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In the Falklands' shadow: claims to Antarctic

Hanging over the outcome of the Falkland Islands dispute is uncertainty over two items in which Britain has an enormous stake: its money and its claim to part of Antarctica.


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In the City of London, the Falklands crisis sent the stock market and the British pound reeling for the second day in a row. The pound is now at its lowest level relative to the US dollar since October 1977.

Britain froze all dealings with Argentina, but financial dealers worried more about the future stability of the British government itself.

The City, one of the world's financial centers, prefers a Conservative to a Labour government. Any prospect that Prime Minister Margaret Thatcher may be in danger of losing her job will tend to depress shares and currency rates further. Uncertainties are likely to continue for several weeks.

A cheaper pound puts more pressure on Britain to keep its interest rates high--just at a time when oil prices and the British inflation rate are both falling.


The Falkland Islands are not covered by the 1961 Antarctic Treaty, which forbids conflicting national claims to potential oil and mineral resources. But the islands serve as one of the gateways and communications centers to Britain's five permanent and three summertime bases in the Antarctic.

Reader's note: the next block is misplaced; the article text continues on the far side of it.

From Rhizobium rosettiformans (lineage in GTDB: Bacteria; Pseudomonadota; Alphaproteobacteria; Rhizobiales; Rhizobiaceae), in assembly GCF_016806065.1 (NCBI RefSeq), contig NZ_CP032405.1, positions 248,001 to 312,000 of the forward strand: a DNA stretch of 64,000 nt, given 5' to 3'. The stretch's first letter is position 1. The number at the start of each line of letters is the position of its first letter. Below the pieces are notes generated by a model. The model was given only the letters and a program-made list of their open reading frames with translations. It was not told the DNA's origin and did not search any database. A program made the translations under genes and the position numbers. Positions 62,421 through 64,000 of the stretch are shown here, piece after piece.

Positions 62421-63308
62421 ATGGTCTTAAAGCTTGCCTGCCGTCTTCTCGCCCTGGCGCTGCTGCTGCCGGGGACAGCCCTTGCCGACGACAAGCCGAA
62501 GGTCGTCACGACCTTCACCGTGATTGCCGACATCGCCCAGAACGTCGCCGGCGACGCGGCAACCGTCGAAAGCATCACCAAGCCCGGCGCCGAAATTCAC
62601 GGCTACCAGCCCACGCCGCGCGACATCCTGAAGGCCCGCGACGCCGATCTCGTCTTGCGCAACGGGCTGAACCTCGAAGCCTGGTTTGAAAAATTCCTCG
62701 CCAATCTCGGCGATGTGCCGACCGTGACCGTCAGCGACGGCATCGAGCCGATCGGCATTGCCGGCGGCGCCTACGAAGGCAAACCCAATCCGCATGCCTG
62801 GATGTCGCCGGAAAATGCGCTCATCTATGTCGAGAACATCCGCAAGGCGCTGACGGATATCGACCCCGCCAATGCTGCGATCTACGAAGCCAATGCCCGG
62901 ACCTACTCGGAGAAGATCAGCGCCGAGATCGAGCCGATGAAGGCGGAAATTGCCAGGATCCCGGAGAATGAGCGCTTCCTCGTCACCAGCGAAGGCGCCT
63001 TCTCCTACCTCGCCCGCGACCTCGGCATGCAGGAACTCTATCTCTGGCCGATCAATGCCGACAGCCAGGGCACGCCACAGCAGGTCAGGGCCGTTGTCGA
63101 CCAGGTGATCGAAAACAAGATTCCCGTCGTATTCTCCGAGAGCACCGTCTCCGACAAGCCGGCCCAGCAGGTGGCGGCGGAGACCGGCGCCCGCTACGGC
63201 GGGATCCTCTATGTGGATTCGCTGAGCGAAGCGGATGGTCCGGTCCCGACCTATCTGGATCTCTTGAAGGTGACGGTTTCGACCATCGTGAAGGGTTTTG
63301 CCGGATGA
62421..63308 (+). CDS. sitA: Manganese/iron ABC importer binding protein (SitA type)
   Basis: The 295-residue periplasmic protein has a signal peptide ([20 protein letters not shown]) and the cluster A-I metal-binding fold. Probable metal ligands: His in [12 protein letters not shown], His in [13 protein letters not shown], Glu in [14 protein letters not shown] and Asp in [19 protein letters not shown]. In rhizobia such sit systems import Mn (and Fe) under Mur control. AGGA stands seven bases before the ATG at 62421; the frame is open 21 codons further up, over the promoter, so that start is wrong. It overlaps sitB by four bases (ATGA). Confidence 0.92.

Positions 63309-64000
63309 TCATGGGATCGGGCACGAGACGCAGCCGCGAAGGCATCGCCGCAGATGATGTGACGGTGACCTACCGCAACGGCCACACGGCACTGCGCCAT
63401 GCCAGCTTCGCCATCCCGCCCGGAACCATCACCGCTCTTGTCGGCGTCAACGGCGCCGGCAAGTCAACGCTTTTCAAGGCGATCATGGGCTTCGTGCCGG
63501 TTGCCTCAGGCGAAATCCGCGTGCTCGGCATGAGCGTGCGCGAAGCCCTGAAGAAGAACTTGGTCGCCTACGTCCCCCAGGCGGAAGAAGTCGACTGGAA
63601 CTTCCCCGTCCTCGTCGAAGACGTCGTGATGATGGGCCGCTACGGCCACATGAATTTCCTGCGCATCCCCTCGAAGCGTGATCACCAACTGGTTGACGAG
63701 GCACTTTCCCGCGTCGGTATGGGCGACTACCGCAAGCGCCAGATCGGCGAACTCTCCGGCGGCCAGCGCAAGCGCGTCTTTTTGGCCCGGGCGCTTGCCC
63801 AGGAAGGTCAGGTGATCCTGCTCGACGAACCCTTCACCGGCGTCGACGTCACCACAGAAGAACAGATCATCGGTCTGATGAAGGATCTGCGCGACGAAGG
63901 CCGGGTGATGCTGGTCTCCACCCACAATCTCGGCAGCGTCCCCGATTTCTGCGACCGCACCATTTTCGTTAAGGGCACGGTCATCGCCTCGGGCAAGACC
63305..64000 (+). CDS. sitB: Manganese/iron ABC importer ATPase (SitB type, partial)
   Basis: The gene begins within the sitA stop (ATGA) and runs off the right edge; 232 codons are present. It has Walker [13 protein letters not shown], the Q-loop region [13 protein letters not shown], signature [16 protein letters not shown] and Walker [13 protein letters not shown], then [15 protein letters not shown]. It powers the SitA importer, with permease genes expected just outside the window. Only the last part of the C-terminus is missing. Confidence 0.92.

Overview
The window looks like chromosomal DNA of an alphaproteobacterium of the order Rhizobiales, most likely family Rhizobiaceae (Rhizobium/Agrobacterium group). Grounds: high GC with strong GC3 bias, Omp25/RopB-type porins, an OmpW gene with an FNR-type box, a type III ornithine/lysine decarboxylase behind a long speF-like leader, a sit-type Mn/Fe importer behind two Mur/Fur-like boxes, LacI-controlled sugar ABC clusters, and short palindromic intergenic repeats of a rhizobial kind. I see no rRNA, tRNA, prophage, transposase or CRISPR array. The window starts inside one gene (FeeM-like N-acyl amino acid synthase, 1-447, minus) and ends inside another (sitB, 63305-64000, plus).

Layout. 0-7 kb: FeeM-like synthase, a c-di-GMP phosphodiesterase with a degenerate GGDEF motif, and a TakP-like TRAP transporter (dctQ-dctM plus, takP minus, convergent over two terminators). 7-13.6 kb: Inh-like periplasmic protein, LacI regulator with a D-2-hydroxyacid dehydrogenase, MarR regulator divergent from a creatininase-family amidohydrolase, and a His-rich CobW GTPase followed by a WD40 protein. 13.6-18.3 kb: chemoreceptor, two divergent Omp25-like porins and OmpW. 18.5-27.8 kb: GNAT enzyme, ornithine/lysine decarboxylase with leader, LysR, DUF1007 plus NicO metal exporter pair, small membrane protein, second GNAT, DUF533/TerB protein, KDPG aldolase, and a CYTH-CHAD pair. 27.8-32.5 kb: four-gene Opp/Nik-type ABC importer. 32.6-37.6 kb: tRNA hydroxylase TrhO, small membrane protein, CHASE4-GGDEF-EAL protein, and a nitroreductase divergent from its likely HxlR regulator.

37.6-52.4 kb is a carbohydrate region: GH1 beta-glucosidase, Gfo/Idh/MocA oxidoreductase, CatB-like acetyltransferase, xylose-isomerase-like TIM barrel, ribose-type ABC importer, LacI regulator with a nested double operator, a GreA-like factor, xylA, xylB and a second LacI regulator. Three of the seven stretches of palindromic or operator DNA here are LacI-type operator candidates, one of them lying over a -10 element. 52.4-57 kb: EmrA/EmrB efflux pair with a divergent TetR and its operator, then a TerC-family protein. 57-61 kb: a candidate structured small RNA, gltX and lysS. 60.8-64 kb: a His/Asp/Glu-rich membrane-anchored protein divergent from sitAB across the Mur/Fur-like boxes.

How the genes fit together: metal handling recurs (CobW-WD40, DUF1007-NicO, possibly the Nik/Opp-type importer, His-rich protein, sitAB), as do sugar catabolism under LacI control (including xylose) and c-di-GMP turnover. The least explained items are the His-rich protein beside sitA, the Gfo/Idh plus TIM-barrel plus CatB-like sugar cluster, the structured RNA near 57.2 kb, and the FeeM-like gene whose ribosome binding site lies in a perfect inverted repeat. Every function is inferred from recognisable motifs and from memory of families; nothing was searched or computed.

Although no commercially exploitable oil has been found in the mile-thick ice that covers Antarctica (an area as big as Western Europe and Australia put together), more than a dozen major nations want to keep open their claims to future finds. The treaty expires in 1991.

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Argentina and Chile both dispute parts of the wedge-shaped British claim south of latitude 60 degrees.

Sir Vivian Fuchs, former director of the British Antarctica Survey says no minerals or oil have yet been found but that potential exists. He doubts that Argentina will withdraw from the treaty in order to press its own claims on the area it holds and perhaps on the areas it disputes in British and Chilean claims.

Since the treaty does not cover ocean waters, Argentina will try to exploit fisheries within 200 miles of the Falklands, which Argentines call Las Malvinas.

But the British Antarctica Survey has decided to try to evacuate its 26 scientists and two filmmakers from its communications base on the South Georgia Islands, dependencies of the Falklands.

Antarctica, one-tenth of the earth's surface, has become more attractive to geologists and oil drillers because of the world's need for oil and new advances in prospecting and drilling techniques.

By seizing the Falklands, Argentina raises long-term questions about its future policies toward Antarctica.

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